The test conditions must notably simultaneously consider the three main types of error sources:

    • the imperfections of “GNSS infrastructures”
    • the disturbances caused by the “Local Environment”
    • and the “Dynamics” applied to the DUT



    GNSS infrastructures refer to:

    • the constellations with their satellites
    • the atmospheric layers
    • the ground stations
    • and all data services likely to impact performance

    Local environments refer to all constraints likely to cause accuracy errors

    • GNSS signals can be masked, attenuated, diffracted, and reflected by nearby buildings, tree canopies, or topographies. (e.g. urban, semi-urban, rural, etc.).
    • Unexpected signals can interfere with those of the GNSS system, causing measurement errors and even denial of service.
    • Ambient conditions can also be a source of errors when the terminal is subjected to extreme temperatures or vibratory phenomena.

      Dynamics refer to the conditions under which the GNSS terminal moves. In this case, GNSS measurements are sensitive to rapid variations in speeds and trajectories (turns, roundabouts, etc.).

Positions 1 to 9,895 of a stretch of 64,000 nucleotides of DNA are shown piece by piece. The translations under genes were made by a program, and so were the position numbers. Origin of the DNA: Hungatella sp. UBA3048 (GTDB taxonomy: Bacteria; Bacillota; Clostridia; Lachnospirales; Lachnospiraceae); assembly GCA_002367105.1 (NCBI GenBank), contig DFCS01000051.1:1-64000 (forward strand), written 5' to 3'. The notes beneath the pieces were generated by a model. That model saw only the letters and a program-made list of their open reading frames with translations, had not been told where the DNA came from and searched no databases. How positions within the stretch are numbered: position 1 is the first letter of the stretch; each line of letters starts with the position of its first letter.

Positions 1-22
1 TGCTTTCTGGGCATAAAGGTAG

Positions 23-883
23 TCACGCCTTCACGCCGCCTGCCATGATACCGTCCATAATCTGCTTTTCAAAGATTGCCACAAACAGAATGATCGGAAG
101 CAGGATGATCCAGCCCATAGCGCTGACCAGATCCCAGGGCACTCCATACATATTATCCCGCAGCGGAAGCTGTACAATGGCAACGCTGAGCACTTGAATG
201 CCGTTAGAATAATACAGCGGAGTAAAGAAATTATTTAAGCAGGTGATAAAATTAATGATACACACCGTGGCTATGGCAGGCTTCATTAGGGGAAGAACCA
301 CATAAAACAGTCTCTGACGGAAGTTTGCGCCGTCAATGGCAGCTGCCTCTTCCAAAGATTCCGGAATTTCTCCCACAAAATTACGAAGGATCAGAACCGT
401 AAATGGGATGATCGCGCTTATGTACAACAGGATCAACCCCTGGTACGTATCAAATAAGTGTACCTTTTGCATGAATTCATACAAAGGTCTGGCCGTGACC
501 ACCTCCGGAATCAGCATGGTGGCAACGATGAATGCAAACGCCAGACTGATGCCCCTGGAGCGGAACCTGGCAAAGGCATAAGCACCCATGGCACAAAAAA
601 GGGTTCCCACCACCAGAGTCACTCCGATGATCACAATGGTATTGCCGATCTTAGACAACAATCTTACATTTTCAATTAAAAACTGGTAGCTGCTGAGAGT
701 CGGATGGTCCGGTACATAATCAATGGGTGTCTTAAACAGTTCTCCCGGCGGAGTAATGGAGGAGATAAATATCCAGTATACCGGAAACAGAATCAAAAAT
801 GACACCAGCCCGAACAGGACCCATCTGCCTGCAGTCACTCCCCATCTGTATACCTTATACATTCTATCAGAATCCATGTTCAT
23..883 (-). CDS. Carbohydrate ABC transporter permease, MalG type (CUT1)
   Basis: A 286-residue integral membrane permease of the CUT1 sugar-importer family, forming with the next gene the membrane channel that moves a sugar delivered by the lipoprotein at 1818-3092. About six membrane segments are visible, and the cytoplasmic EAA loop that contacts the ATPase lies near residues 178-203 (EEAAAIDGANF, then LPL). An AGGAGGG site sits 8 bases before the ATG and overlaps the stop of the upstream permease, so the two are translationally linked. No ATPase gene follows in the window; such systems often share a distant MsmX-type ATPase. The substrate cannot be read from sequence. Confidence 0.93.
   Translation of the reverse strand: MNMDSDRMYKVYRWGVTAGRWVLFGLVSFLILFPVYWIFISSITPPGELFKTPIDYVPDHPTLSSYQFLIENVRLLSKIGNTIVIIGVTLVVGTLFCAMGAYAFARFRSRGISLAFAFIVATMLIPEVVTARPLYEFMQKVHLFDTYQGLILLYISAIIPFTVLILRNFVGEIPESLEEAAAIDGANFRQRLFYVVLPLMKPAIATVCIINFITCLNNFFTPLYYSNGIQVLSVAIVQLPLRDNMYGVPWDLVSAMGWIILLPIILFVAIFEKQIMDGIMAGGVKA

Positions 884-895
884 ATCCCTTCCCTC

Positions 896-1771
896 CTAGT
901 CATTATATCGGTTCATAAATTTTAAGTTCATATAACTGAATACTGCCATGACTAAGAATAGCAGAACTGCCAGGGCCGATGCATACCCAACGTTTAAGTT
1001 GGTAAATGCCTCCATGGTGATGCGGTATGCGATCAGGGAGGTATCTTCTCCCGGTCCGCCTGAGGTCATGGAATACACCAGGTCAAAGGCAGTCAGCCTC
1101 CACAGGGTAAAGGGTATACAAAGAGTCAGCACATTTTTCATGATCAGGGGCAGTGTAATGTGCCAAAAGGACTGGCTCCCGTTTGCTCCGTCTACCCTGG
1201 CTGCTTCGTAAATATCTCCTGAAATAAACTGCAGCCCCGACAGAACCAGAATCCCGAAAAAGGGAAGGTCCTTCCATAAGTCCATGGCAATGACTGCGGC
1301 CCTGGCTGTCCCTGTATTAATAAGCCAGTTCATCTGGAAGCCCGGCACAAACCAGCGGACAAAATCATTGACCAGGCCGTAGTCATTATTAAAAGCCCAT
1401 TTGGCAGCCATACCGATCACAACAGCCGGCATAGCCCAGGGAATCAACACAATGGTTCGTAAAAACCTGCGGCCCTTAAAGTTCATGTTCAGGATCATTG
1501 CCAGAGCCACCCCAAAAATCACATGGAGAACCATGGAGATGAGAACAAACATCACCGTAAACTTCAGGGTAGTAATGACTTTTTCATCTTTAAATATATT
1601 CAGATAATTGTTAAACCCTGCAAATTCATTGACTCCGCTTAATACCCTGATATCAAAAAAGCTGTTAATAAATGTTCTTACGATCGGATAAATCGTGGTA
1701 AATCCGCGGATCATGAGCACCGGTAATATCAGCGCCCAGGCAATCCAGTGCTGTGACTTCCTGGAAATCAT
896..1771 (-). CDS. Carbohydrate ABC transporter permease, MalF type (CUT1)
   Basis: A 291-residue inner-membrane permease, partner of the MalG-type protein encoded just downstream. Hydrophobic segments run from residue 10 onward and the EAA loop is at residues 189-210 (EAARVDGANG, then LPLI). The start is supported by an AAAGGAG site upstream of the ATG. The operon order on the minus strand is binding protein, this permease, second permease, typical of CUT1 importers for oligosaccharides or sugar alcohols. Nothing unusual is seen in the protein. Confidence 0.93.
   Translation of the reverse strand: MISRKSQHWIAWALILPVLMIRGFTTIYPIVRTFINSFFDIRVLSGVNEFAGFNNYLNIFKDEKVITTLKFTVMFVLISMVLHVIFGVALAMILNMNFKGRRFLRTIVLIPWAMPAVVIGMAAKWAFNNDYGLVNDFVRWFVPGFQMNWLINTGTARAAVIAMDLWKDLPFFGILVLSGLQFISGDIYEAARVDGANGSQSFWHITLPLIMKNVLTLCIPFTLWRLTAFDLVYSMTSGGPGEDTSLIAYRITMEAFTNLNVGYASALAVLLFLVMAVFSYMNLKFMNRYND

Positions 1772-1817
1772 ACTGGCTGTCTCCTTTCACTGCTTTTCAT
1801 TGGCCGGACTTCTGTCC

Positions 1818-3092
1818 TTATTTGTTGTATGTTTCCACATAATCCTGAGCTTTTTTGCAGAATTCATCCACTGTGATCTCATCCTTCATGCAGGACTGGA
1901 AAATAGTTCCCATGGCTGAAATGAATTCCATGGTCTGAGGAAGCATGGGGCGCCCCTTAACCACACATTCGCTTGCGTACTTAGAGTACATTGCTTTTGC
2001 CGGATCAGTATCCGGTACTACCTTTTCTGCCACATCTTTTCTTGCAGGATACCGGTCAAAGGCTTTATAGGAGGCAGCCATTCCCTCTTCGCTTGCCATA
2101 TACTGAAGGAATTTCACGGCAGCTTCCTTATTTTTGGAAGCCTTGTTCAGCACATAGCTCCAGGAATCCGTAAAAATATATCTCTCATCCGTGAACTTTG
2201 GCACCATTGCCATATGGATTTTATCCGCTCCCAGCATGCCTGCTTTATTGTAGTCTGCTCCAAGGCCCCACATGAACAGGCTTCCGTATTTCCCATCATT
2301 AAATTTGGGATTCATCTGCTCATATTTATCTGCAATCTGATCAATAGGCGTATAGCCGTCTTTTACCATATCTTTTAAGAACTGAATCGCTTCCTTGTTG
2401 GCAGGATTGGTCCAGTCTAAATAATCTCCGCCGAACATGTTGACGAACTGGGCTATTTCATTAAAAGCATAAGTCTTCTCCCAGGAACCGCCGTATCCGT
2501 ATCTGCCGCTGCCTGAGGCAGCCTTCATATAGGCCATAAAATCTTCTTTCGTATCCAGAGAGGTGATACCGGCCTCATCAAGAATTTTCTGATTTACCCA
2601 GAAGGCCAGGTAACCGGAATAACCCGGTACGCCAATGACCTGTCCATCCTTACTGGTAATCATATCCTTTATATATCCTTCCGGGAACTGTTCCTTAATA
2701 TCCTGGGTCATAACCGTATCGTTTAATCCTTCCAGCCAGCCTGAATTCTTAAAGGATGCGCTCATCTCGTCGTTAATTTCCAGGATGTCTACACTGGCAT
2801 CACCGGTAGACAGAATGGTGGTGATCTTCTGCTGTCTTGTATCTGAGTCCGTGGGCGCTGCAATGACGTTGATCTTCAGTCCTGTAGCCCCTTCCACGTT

Scenario test GNSS

      Test measurements

      Accuracy performances are mostly expressed in relative measurements compared to the true trajectory followed by the vehicle carrying the DUT. This reference trajectory, also known as ground truth, must be given along with the estimation of its uncertainties inherent in the metrology instrumentation used. The more accurate this instrumentation is, the smaller the uncertainties will be.

      Accuracy performance is based on three primary metrics:

      • Positioning
      • Speed
      • Attitudes (yaw, roll, and pitch angle measurements)

      Other quantities can also be issued by them through calculations, such as:

      • Realignment time to the nominal performance
      • Error self-estimation or protection level
      • Acceleration/Deceleration
      • Rotational speed



      The measurement analyses allow us to observe the discrepancies between the true trajectory and that of the DUT under consideration, which itself can be compared with a second product.